Social Housing and Social Problems

Publication Type:
International Encyclopedia of Housing and Home, 2012, pp. 395 - 400
Issue Date:
Full metadata record
Files in This Item:
Filename Description Size
3-s2.0-B9780080471631000692-main.pdfPublished version122.16 kB
Adobe PDF
Since the 1970s and gaining momentum in the 1990s, social housing has been perceived as a housing tenure which is beset by social problems. Although the social problem narrative is perhaps exaggerated, there is no doubt that many social housing estates have become sites of disorder. A shift in policy towards social housing in the context of increasing unemployment and part-time work has resulted in the composition of social housing changing fundamentally and many estates now comprise mainly seriously disadvantaged households. The changing composition has laid the basis for social housing becoming a difficult housing tenure. Some estates are beset by social disorder and vandalism, criminal activity, drug taking and dealing, and even gang war. Other social problems include social exclusion, poor management, stigmatisation, racial and ethnic segregation and clustering, and neglect of residents in need of care. A common solution proposed and increasingly put into practice has been dispersal and social mix. This is premised on the argument that the concentration of disadvantage is negative. The impact of social mixing has been varied; some of the more functional and skilled households have benefitted but a proportion of the more disadvantaged households have lost their footing in social housing and have found themselves dependent on the far more expensive and insecure private rental market.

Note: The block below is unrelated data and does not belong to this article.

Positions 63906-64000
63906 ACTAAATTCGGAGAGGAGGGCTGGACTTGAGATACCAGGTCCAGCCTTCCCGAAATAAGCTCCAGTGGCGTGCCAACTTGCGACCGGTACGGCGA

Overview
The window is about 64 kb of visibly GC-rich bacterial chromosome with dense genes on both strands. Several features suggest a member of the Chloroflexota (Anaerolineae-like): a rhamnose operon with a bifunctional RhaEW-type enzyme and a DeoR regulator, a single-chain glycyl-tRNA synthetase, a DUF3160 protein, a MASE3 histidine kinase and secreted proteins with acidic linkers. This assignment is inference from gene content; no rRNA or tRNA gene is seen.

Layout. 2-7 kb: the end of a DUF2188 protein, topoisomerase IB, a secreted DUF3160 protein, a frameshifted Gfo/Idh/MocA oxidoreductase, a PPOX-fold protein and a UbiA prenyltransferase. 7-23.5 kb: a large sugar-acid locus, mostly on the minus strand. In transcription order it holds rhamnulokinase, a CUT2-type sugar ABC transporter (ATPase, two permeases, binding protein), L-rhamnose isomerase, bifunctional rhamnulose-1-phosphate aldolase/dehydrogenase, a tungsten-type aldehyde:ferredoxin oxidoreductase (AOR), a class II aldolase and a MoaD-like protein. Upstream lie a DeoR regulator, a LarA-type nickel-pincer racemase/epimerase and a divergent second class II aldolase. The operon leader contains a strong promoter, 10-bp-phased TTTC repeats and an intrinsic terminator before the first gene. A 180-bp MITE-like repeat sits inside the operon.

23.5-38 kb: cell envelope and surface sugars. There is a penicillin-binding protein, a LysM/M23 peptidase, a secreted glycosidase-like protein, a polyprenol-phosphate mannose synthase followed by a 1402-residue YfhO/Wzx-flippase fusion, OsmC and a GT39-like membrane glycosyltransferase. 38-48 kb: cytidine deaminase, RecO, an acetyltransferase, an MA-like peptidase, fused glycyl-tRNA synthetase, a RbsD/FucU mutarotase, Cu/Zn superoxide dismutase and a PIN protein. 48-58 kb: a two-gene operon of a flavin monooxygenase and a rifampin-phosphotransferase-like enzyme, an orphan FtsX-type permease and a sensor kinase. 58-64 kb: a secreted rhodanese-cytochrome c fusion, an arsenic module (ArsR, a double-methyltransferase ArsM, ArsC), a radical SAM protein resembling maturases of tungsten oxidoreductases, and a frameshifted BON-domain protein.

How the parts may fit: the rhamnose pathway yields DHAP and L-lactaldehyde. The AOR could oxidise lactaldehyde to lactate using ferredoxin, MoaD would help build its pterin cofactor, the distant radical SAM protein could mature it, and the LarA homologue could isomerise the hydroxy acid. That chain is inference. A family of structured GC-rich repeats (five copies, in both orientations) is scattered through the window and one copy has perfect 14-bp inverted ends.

Please use this identifier to cite or link to this item: